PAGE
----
Tourists walk along the Mutianyu section of the Great Wall in Huairou District, Beijing, August 28, 2007. REUTERS/Deurbon Chow

An American businessman said on Monday that workers at his medical supply facility on the outskirts of Beijing have locked him up, demanding severance packages, although he maintains that none of them were being laid off, Associated Press reported.

Chip Starnes, 42, a co-owner of Coral Springs, a specialty medical supplies company based in Florida, told AP, from the window of his first-floor office, where he has been held hostage for four days, that Chinese officials forced him to sign documents on Saturday to meet the demands of the workers, who expect severance packages like those given to 30 others in another division of the company, which is being downsized.

Starnes told AP the company planned to move its plastics division from Beijing to Mumbai, India, and he arrived in China last Tuesday to lay off the remaining 30 people in the division. He said their severance packages were “pretty nice,” since they had been employed there for almost nine years.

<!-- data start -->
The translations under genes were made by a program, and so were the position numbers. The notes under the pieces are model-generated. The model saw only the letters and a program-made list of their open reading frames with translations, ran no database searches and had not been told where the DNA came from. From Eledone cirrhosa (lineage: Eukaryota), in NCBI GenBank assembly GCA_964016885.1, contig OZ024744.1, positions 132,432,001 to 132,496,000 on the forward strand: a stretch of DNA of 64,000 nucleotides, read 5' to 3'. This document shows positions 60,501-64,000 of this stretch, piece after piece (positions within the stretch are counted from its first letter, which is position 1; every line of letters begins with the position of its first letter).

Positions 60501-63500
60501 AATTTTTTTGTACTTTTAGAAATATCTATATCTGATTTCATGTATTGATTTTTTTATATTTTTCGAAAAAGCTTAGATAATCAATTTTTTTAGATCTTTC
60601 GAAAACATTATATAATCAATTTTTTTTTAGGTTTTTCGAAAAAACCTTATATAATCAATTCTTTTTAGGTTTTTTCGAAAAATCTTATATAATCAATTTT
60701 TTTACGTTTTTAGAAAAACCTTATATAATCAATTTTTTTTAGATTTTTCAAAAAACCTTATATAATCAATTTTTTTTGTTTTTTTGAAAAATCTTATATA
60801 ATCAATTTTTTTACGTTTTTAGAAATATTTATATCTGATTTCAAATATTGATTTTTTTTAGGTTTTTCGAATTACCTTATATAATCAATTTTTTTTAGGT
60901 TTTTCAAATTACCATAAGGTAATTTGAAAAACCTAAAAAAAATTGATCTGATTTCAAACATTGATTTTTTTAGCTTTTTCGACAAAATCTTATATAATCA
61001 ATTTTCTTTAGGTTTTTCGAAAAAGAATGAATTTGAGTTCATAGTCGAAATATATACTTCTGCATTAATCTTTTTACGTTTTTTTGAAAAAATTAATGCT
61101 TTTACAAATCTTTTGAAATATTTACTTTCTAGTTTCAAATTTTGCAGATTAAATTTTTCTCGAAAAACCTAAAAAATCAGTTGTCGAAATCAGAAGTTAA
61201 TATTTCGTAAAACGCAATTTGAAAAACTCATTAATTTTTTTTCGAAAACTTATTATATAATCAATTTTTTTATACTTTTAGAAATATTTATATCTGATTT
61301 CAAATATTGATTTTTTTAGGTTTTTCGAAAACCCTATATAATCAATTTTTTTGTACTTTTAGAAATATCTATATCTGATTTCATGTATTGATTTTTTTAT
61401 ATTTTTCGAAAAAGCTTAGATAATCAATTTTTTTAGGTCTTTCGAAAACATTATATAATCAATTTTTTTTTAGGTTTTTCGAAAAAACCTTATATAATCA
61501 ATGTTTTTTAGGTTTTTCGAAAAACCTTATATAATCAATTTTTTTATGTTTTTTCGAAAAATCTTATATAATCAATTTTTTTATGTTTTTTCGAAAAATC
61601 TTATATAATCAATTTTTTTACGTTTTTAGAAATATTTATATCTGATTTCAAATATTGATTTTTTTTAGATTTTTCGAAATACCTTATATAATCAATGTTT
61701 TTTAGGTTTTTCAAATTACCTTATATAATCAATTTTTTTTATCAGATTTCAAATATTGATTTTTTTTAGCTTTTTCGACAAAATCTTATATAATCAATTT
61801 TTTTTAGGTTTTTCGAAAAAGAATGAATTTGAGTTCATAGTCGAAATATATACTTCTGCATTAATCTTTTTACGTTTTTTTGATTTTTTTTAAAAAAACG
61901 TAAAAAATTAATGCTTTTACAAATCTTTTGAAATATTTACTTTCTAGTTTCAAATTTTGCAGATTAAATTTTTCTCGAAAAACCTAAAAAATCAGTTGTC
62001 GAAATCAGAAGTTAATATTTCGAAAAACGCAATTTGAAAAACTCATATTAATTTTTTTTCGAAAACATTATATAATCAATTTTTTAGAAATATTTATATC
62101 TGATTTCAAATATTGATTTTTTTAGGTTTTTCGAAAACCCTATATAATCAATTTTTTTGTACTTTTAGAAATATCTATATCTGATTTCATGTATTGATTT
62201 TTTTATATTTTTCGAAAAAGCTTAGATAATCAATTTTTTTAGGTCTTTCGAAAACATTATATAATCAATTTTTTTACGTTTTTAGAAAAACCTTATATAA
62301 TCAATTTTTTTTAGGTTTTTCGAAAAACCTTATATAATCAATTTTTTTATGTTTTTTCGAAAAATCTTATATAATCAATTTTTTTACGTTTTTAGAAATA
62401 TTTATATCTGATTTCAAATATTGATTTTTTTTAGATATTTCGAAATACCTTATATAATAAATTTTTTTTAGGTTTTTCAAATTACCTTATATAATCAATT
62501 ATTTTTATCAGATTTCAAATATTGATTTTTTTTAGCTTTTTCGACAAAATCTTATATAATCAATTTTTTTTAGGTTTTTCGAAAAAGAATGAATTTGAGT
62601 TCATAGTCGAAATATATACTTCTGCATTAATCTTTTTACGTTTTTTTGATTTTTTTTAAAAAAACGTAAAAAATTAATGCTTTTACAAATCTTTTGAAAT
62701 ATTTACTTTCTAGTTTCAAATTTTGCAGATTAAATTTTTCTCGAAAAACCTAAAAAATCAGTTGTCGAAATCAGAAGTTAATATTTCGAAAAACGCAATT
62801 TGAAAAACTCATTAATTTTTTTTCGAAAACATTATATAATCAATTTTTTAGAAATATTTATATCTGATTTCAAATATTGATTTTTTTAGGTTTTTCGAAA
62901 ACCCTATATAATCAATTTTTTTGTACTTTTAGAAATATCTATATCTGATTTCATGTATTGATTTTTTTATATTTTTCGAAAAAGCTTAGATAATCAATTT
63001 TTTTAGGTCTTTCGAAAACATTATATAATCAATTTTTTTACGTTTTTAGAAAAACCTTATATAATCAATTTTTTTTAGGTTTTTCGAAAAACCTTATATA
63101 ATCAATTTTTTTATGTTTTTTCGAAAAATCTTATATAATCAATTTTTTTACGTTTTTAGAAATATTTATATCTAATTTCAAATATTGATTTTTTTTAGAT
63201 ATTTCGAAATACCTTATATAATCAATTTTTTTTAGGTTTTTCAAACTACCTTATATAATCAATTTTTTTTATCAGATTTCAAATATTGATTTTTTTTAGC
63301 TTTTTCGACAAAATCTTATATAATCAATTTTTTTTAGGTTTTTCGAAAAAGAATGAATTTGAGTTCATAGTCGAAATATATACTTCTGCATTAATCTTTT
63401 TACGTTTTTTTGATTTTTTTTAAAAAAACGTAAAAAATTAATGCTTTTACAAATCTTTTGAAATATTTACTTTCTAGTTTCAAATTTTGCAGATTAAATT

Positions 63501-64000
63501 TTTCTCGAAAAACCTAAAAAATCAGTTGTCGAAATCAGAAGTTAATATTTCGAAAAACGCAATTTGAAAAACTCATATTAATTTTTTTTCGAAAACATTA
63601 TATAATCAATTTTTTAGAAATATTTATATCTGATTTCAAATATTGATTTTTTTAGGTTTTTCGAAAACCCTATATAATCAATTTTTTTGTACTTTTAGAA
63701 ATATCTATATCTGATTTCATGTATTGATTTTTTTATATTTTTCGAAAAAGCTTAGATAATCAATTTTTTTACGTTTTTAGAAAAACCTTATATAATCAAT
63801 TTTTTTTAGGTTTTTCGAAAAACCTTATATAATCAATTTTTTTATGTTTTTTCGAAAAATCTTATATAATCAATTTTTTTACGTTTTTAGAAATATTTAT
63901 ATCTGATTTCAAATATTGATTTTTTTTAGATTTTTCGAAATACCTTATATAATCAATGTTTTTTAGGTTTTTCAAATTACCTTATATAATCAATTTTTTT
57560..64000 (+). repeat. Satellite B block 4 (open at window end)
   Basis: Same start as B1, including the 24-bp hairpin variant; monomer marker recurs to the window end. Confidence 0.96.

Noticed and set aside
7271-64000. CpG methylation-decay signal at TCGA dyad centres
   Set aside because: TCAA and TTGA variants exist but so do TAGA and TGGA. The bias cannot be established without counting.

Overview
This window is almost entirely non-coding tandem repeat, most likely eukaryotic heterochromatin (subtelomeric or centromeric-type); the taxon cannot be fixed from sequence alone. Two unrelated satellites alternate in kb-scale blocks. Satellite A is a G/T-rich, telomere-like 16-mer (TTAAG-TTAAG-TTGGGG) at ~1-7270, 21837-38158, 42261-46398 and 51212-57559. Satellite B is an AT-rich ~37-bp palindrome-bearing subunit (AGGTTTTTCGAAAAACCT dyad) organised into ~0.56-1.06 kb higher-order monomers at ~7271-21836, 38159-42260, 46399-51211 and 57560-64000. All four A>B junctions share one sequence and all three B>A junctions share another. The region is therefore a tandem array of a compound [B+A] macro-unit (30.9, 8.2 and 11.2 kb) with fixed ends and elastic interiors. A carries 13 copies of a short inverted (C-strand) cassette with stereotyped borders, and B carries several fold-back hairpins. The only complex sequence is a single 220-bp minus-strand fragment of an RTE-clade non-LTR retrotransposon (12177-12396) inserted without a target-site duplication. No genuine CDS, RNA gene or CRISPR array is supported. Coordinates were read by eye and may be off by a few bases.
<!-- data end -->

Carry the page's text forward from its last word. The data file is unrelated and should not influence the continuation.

Starnes said that 100 workers were holding him hostage and demanding that the money be wired by Tuesday, despite the fact that none of them were losing their jobs. He said the workers were standing guard at all times of the day, and were disturbing his sleep with bright lights and loud noises.

“I feel like a trapped animal,” Starnes told AP. “I think it's inhumane what is going on right now. I have been in this area for 10 years and created a lot of jobs and I would never have thought in my wildest imagination something like this would happen.”

U.S. embassy officials were outside his plant at the Jinyurui Science and Technology Park in Qiao Zi township of Huairou District, on the outskirts of Beijing, but they declined to comment on the situation, AP said. A few policemen have been deployed to maintain law and order, the report said.

According to AP, there have been instances in the past, in China, of workers holding employers captive, to demand better wages and benefits, but instances involving foreigners have been very rare.